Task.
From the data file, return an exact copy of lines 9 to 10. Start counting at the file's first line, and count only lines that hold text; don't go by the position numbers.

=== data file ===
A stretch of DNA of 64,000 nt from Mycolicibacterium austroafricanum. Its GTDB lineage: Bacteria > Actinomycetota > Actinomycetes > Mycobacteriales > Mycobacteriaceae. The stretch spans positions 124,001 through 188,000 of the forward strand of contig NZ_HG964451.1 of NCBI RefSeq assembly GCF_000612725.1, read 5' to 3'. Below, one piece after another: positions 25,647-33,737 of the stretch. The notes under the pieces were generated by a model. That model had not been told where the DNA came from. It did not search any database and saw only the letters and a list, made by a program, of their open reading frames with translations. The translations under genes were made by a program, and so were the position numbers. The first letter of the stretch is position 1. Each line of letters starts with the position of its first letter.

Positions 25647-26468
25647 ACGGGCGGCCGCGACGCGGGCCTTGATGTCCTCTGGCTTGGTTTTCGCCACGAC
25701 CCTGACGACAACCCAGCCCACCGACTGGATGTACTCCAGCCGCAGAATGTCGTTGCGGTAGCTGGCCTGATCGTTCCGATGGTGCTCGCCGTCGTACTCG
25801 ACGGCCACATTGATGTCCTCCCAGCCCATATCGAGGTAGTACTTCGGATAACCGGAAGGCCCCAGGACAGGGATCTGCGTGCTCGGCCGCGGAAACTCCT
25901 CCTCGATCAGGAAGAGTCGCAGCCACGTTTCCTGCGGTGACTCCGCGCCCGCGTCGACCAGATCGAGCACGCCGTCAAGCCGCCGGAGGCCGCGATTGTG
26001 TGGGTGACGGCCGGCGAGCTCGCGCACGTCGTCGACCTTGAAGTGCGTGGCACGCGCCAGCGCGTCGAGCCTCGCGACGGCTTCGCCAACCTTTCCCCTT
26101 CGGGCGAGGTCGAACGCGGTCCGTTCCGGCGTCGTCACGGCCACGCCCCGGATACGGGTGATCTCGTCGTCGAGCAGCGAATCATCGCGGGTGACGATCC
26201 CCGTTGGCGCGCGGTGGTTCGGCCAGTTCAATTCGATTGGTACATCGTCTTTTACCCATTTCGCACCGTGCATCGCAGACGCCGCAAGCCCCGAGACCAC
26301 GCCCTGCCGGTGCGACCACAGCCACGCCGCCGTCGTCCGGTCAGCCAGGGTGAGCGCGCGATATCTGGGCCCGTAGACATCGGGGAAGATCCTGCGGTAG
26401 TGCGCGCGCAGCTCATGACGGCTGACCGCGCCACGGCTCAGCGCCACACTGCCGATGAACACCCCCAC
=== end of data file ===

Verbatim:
26201 CCGTTGGCGCGCGGTGGTTCGGCCAGTTCAATTCGATTGGTACATCGTCTTTTACCCATTTCGCACCGTGCATCGCAGACGCCGCAAGCCCCGAGACCAC
26301 GCCCTGCCGGTGCGACCACAGCCACGCCGCCGTCGTCCGGTCAGCCAGGGTGAGCGCGCGATATCTGGGCCCGTAGACATCGGGGAAGATCCTGCGGTAG